Right-to-left language features
Microsoft Office supports right-to-left functionality and features for languages that work in a right-to-left or a combined right-to-left, left-to-right environment for entering, editing, and displaying text. In this context, "right-to-left languages" refers to any writing system that is written from right to left and includes languages that require contextual shaping, such as Arabic, and languages that do not. You can change your display to read right-to-left or change individual files so their contents read from right to left.
If your computer doesn’t have a right-to-left language version of Office installed, you will need to install the appropriate language pack. You must also be running a Microsoft Windows operating system that has right-to-left support — for example, the Arabic version of Windows Vista Service Pack 2 — and enable the keyboard language for the right-to-left language that you wants to use.
To use different numerals, such as Arabic or Hindi, see Change the default date, time, number or measurement format.
In this article
Requirements for working with text in right-to-left languages
Windows Vista or Windows 7
If you are using Windows Vista or Windows 7, before you can use any of the right-to-left features in Microsoft Office, or even correctly display right-to-left scripts, you must Add an input language and enable the keyboard layout for the right-to-left language.
If you are using Windows XP, before you can use any right-to-left features in Office, or even correctly display right-to-left scripts, you must first go into the Control Panel in Windows XP to install the Microsoft Windows complex scripts required. After installing the complex script software, add the keyboard language. For more information, see Set up Windows XP for multiple languages and Enable keyboard layouts for different languages.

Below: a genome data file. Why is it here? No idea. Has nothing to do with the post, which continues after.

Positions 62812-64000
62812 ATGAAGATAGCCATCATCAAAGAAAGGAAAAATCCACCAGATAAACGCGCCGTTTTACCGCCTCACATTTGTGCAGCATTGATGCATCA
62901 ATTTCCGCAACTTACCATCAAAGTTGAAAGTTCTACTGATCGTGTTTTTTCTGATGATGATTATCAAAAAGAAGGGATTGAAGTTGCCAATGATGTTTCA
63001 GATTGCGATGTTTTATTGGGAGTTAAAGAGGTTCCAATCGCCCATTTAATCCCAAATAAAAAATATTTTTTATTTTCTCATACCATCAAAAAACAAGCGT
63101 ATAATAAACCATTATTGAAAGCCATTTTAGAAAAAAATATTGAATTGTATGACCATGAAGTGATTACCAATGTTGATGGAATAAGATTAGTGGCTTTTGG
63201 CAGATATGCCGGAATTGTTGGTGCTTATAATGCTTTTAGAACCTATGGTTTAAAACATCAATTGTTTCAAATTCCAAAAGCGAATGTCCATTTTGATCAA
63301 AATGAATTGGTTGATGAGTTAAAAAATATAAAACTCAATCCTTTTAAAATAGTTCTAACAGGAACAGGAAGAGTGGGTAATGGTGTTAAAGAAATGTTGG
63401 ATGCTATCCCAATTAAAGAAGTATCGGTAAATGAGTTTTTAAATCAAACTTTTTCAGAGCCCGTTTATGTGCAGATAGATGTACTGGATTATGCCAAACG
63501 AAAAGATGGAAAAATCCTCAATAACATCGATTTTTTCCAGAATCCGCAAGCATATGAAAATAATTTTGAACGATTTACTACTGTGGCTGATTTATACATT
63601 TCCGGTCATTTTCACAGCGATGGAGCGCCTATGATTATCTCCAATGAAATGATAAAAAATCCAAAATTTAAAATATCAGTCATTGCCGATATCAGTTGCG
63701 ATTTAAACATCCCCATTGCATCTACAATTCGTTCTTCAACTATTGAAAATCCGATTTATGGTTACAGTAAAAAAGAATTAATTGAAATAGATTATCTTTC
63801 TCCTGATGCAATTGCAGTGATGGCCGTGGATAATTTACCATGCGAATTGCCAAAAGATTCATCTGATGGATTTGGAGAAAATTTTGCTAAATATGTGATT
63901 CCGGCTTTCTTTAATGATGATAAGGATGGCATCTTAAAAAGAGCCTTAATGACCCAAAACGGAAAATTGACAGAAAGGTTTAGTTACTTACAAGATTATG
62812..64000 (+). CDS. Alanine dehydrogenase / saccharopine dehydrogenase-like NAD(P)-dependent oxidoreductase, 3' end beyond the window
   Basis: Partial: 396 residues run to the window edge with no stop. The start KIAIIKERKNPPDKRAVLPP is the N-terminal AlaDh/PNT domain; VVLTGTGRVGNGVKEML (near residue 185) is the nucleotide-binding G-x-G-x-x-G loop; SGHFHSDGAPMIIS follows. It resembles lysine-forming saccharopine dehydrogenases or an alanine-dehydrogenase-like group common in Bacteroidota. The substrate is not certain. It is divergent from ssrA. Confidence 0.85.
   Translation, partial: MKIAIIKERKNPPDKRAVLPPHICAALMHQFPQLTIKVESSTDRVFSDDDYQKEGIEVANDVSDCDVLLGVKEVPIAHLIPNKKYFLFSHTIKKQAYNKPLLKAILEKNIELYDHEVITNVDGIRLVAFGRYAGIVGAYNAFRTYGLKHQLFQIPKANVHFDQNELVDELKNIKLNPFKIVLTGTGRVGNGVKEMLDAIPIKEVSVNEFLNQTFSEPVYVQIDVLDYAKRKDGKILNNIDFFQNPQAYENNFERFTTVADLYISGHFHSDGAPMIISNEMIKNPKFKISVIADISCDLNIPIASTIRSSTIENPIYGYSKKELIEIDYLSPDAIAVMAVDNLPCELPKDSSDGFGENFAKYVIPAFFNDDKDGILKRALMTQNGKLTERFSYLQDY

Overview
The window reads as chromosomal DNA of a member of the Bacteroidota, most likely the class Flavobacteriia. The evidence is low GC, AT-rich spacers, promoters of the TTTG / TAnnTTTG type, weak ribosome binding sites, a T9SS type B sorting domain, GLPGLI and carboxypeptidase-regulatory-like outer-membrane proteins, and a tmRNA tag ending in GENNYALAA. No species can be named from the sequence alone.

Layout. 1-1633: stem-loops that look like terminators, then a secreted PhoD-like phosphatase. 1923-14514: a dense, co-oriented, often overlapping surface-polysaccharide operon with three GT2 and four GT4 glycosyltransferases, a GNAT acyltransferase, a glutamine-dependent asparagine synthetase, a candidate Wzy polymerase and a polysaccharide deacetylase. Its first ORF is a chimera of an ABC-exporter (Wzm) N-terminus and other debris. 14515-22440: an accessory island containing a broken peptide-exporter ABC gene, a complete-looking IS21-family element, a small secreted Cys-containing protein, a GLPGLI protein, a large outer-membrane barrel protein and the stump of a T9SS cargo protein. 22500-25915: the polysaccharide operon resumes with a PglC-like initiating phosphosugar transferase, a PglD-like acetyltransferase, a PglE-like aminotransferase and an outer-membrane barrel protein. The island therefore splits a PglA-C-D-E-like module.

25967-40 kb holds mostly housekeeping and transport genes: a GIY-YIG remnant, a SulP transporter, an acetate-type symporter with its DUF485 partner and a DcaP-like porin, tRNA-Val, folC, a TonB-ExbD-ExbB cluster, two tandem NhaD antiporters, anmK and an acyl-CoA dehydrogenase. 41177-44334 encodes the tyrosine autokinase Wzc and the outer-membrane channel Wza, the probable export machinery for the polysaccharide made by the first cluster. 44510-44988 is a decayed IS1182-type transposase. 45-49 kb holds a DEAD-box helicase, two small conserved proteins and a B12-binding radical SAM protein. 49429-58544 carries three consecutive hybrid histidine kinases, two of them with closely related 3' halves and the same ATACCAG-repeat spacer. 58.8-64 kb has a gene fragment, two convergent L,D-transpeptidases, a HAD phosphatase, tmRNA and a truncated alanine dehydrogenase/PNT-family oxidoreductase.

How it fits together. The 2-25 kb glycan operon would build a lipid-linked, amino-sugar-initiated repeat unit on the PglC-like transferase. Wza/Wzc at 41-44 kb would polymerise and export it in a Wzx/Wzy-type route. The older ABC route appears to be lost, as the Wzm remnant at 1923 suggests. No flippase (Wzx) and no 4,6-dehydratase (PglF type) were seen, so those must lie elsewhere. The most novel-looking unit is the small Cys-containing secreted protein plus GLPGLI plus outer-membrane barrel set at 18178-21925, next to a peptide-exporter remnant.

Select a display language
Depending on how you prefer to customize your computer, you can use one language for your display (menus, dialog boxes, and wizards), and type in a different language as needed. If you want both to type in a right-to-left language and see the menus and online Help in that language, you can set the Office display to that language preference. For more information, Set the editing, display, or Help language preferences.
Several right-to-left features in the Office programs use the display language to determine the screen layout direction and the alignment of text within dialog boxes. When you specify a right-to-left user display language in the Set the Office Language Preferences dialog box, the layout of menus, dialogs, and wizards are right to left, but the Microsoft Windows settings remain left to right. To learn how to change the display language in Microsoft Windows, see Change the display language.
For example, when Arabic is selected as the display language in the Office (but not in Windows), you see the following display:
Although the menus are displayed right to left, the title bar remains in English and the Close, Minimize, and Maximize buttons remain in the upper-right corner, as they do in a left-to-right interface. If the Windows display is set up for a right-to-left language, the language in the title bar would also be translated, and the Close, Minimize, and Maximize buttons would be in the upper-left corner.